Designated Virginia Main Street communities have seen more than $741 millions of private investment since 1985. Private investment on Main Street ranges from the replacement of awnings or a new door to multi-million dollar rehabilitation or construction projects. In 2013, major construction projects added or will soon add new commercial, residential, educational and entertainment venues to Virginia’s Main Street districts. Here are some of the exciting construction projects that got underway or were wrapping up in 2013 in Virginia’s Main Street communities.
Once completed in 2014, the $3.6 million renovation of the Taylor Hotel, built in 1848, will add 7,500 sq. feet of new retail and restaurant space and five two-bedroom luxury apartments to Winchester’s Main Street district. In addition, the area in front of the building on the Loudoun Street Mall will become an outdoor amphitheatre, pocket park, and farmers’ market pavilion.
The completion in 2013 of the $9.3 million historic rehabilitation of the Art Deco State Theatre in Culpeper replaced a blighting, vacant building with a 560-seat, state-of-the-art entertainment venue in the heart of the town’s bustling Main Street district.
The finishing touches are going into the restoration of the historic Beacon Theatre in Hopewell, which will open in January 2014. The completion of the $4.2 million project will re-open a 650-seat, state-of-the-art entertainment venue in the center of the Main Street district that has been closed and abandoned since 1981.
New College Institute’s new building in Martinsville’s Main Street district is approximately a third complete. When it opens in the summer of 2014, the new 52,000-square-foot, $18.7-million building, with state-of-the-art technology throughout and a variety of classroom and collaborative workspaces, will bring hundreds of students, faculty and staff to Martinsville’s Main Street district. The building will include shared office space for both the New College Institute and the Martinsville Henry County Economic Development Corporation and will house programs from NCI’s partner universities, Patrick Henry Community College and the Piedmont Governor’s School.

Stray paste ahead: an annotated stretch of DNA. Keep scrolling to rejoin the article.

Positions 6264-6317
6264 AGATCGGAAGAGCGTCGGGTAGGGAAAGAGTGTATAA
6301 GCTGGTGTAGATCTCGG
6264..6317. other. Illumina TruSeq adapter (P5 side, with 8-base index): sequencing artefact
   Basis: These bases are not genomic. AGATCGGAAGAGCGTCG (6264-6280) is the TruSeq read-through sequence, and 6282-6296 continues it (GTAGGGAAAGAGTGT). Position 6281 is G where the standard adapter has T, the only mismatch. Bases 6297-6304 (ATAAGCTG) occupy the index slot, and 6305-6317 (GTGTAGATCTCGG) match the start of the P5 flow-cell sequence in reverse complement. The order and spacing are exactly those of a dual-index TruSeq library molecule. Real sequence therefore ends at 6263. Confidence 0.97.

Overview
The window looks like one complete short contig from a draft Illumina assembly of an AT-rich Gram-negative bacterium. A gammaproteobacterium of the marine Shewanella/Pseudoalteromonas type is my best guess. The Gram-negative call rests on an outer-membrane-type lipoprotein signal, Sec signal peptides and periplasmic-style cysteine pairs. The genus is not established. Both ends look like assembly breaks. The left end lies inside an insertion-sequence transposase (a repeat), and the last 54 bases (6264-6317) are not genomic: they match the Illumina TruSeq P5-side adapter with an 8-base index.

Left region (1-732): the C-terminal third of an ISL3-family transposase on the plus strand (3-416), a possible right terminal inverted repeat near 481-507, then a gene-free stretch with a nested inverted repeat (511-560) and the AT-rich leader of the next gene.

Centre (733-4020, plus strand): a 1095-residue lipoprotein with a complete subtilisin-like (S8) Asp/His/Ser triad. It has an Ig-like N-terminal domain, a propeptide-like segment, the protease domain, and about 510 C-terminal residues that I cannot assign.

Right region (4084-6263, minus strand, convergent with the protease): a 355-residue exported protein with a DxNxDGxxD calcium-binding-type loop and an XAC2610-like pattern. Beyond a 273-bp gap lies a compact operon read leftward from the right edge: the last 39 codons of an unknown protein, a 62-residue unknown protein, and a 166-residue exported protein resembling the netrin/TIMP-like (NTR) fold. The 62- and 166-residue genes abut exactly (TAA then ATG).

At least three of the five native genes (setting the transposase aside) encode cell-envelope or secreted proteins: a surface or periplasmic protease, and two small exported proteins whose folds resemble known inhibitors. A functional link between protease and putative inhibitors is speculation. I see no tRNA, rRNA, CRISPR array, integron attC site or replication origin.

In South Boston, Destination Downtown South Boston helped to facilitate the development of the New Brick Historic Lofts, which will open in January 2014. The $2.5 million project by Rehab Development of Winston-Salem, N.C., converted the town’s last historic tobacco warehouse into 22 market-rate apartments in the town’s Main Street district.
Construction is underway on the $10.5 million renovation of Bristol’s former Goodpasture Motors Company building, built in the 1920s, which will soon be the home of the Birthplace of Country Music Museum, an affiliate of the Smithsonian Institution. When the museum opens in August 2014, it will serve as a major tourist destination, drawing at least 75,000 visitors per year to Bristol’s Main Street district.
The final phase of construction is underway in Waynesboro’s Wayne Theatre, with completion set for December 2014. The $10-11 million renovation project will reopen a 375-seat entertainment venue in the center of the city’s Main Street district that had sat empty since 2000.
Bedford’s new Jackson Street Tobacco Warehouse Loft Apartment project will convert the abandoned, four-story former Frank Chervan Furniture Company building into the town’s newest downtown residential building. The $3 million project by Waukeshaw Development Inc. will add 32 new apartments to Bedford’s Main Street district when it opens in 2014.
In Marion, construction is underway to convert a 1908 school building into the Wayne C. Henderson School of Appalachian Arts. When completed the $2 million project will bring hundreds of music students and fans to the town’s Main Street district.